1. Shayna

            I know you’ve referenced TTIP – held in secrecy – I don’t know why? If the meetings were to do with, for example, international anti-terror measures, then fair enough the secrecy, but the meetings are about international trade.The Brexit vote, however is openly and simply YES – stay, NO – go. You say that the Brexit campaign is being led by the Tories in the UK, but clearly, it’s not/sort off. Cameron/Osborne say yes, Boris Johnson/cronies say no. If you don’t have a seat at the table then you won’t have a voice. (I’m not sure if that is a cliché, or if I’ve just made it up?)

          2. MayJay

            @Shayna I don’t seem to be able to reply to your post directly, so I hope you can see this. Your point is very well made. If these negotiations have nothing to do with security, then why the secrecy? If there is nothing to hide, then there is no reason to hide it. We are talking about binding international treaties that affect us all. And yet we are not party to the negotiations, let alone being able to vote on the outcome.
            As for the Tory angle, I admit I’m a bit mystified. My tin-foil-hat theory is that, in order to counter the electoral threat of UKIP (who garnered endless column inches in the red tops for their very popular anti-EU-anti-refugee-racist stance), the Tories *had* to call for a referendum in order to win the general election. I guess maybe they thought they could manage the aftermath and ended up having their bluff called? The split between Boris/Cameron could then be seen as posturing for the greater populist vote…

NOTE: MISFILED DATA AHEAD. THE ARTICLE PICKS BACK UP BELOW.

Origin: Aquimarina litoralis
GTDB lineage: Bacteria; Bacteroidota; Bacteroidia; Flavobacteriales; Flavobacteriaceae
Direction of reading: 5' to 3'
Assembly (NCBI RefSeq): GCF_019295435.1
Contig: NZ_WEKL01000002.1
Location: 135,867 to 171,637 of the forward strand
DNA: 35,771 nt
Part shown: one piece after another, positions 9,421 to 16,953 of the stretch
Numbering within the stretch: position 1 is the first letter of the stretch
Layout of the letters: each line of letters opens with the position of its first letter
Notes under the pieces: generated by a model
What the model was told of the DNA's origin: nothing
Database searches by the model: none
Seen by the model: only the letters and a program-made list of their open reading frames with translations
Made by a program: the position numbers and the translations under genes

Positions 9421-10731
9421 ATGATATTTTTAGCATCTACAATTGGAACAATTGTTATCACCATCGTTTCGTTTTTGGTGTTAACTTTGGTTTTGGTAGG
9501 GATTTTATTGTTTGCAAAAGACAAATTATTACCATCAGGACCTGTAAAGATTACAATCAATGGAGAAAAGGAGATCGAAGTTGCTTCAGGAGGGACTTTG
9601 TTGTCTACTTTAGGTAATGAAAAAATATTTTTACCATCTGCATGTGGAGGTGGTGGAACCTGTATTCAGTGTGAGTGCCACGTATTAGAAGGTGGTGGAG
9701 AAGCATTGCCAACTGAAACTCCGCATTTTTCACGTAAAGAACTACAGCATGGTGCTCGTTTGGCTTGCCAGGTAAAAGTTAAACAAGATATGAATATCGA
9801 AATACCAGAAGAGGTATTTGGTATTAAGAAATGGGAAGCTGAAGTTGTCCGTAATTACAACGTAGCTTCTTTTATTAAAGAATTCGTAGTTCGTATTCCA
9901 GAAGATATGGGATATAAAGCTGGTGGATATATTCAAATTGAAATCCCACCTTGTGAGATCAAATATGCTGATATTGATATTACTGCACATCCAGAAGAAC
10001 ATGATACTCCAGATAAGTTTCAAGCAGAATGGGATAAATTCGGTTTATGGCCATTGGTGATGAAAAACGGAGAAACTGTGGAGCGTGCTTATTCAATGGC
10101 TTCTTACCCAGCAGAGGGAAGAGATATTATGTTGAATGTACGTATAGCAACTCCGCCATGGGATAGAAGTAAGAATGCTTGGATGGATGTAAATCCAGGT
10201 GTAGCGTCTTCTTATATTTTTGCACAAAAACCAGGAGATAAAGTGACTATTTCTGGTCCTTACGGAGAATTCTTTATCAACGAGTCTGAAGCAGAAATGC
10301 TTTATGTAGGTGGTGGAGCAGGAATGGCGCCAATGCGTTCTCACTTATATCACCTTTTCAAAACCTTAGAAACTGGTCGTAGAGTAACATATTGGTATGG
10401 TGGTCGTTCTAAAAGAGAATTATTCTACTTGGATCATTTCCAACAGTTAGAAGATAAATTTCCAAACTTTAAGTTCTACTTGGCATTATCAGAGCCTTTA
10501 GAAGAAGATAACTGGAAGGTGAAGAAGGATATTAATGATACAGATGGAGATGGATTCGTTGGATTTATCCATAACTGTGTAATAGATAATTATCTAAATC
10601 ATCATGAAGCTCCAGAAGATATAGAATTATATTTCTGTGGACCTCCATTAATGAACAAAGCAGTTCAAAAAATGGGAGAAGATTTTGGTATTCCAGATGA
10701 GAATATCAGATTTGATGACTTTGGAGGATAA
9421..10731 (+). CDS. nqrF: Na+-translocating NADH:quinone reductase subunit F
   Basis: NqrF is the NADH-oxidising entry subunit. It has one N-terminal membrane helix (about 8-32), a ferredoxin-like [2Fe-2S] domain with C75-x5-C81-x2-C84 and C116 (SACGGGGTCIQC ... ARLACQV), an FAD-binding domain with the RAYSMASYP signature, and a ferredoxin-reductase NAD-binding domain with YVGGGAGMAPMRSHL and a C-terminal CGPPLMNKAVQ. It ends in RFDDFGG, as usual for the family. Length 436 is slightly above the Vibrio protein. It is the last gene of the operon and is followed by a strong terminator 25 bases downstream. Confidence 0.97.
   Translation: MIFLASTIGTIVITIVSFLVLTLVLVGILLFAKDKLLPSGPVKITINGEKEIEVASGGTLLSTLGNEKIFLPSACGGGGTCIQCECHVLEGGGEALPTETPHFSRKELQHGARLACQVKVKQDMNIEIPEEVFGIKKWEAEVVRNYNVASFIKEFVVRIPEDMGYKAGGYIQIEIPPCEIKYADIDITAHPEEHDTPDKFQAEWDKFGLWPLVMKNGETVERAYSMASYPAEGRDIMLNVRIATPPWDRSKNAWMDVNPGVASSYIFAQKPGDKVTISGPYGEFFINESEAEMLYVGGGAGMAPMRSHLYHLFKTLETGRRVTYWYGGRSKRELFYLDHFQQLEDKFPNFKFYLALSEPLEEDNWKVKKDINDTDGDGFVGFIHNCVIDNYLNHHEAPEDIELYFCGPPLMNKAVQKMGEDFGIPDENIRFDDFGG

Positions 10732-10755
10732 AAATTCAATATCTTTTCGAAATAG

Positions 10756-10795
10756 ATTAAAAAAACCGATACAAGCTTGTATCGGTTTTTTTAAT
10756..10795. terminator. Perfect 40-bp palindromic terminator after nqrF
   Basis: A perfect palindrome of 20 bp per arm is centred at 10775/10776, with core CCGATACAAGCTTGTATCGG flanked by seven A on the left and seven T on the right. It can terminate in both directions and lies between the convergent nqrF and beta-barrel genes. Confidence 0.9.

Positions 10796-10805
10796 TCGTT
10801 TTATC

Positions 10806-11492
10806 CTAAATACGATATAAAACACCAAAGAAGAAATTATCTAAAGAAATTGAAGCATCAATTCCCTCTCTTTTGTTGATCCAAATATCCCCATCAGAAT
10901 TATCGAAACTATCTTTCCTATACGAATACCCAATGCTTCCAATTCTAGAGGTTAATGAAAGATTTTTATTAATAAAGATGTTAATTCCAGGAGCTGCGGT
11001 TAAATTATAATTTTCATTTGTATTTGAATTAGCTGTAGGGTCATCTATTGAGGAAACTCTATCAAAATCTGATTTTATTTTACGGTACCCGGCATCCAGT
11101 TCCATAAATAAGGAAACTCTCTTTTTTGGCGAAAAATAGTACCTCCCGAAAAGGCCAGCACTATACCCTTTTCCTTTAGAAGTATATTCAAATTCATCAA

Then again, I could be completely wrong!

          3. Liam Deliverance

            @Mayjay, welcome, thanks for saying so, and thanks for the time you took with your reply.I will look into that story on Uruguay, that’s interesting. Politics seems to involve a process of putting a bag over the electorates head and walking them through the correct doors. Then when it’s all over and we finally see what we have “voted” for they say “Sorry, legally contracted to follow through now, come back in 5 years”

            @Shayna, I wish you had of said at the start that this post was just a bit of a laugh as opposed to genuinely seeking others opinions.

  6. Frilly Keane

    look at it this way Shayna
    If you Vote No
    you will have voted the same way as Borris, Micheal Gove and Nidgie Farage pronounced garage

    just saying

    1. Shayna

      Thank you Frilly, I must come across as a dandelion swaying with the breeze in a hay field. I’m not. I’m a Francophile, who just happens to be Irish and living in a part of Ireland, when, come June, I can cast my vote for Britain to remain in Europe.

  7. Sido

    Vote Brexit.